Geri Waddington, Peacock Garden. Alexandra Harris on Katherine Swift

A Garden Litany

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From about the thirteenth to the sixteenth century, anyone who could afford it owned a ‘book of hours’ and kept it close at hand for daily use. It contained the prayers of the divine offices to be said at appointed hours, as well as psalms, lists of saints and a calendar, often tailored to the particular place in which it was used. My diary, the only book I use many times a day, is a paltry thing beside these medieval books, some of which are made visually beautiful with illuminations, and all of which are conceptually beautiful in their weaving of the hours of each day with the arc of the whole year.

Katherine Swift worked as a librarian of manuscripts and rare books until 1988, when she moved to Shropshire to make a garden. After twenty years at the Dower House in the grounds of Morville Hall, and drawing on a lifetime’s work with both manuscripts and plants, she published her own book of hours. There are no prayers in it, but here, still, are the hours of the day and the cycle of the seasons. We make our way from the silence of a December midnight (Vigils: the hour of darkness and waiting) to the high sun and roses of Sext. This is June, all life and busyness. Then on towards the last of the canonical hours, Compline, with its tonal character of completion, retrospect and thanks. I think The Morville Hours (2008) is quite as lasting as its forbears. There’s an intricate calendar mapped out here which is not to be found in the pages of my diary.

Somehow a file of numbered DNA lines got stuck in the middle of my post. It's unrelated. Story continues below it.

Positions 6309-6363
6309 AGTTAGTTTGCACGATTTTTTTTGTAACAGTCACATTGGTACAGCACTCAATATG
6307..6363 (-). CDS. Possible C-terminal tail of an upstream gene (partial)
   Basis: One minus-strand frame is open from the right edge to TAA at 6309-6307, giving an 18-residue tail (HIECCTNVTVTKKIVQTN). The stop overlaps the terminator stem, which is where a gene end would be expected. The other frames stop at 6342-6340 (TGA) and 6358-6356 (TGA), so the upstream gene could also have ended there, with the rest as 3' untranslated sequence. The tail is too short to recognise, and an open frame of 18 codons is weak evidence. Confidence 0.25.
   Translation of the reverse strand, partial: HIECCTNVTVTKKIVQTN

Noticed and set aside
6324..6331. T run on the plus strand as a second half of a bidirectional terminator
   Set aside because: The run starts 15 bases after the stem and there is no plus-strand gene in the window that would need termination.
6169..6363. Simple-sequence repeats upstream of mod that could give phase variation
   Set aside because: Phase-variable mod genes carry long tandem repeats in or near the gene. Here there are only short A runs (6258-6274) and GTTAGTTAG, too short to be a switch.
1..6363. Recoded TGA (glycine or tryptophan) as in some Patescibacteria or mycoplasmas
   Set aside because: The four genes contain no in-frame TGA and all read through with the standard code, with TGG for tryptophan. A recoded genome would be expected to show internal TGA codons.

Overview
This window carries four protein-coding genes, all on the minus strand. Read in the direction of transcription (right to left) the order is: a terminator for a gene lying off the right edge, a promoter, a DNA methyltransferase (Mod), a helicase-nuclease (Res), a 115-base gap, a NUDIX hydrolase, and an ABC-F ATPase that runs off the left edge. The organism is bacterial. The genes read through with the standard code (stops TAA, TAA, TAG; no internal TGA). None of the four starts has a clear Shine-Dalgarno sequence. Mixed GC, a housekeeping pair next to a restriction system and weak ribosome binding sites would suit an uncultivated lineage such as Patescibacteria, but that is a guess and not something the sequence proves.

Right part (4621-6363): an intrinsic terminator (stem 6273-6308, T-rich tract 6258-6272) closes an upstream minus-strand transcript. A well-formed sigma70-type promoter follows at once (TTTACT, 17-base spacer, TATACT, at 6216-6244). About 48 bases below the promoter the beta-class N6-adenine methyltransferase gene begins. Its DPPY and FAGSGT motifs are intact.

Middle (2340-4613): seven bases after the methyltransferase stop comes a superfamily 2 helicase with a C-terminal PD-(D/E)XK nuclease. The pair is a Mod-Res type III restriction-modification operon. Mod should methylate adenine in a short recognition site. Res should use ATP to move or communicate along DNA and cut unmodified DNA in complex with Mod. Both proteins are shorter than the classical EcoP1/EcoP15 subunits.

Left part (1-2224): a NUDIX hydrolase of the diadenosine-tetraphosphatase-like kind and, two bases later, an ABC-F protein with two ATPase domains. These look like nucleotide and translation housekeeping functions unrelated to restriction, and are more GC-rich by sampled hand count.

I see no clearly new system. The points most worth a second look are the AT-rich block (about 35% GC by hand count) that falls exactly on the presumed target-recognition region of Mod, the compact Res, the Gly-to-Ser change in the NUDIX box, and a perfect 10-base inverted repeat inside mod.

I knew a bit about Katherine Swift before her book was published because I’d read her gardening columns in the weekend papers almost as religious observance. The gardening section was always the last unclaimed scrap on the communal Sunday breakfast table when I was a student, but that was the one I was after. Perhaps students now have allotments or grow their own in window boxes, but there wasn’t much gardening at Oxford fifteen years ago. I wasn’t even sure about doing any diggin

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About the contributor

Alexandra Harris is the author of Romantic Moderns and Weatherland. She is Professor of English at the University of Liverpool and likes to watch the seasons turn there, as well as in Oxford and West Sussex.

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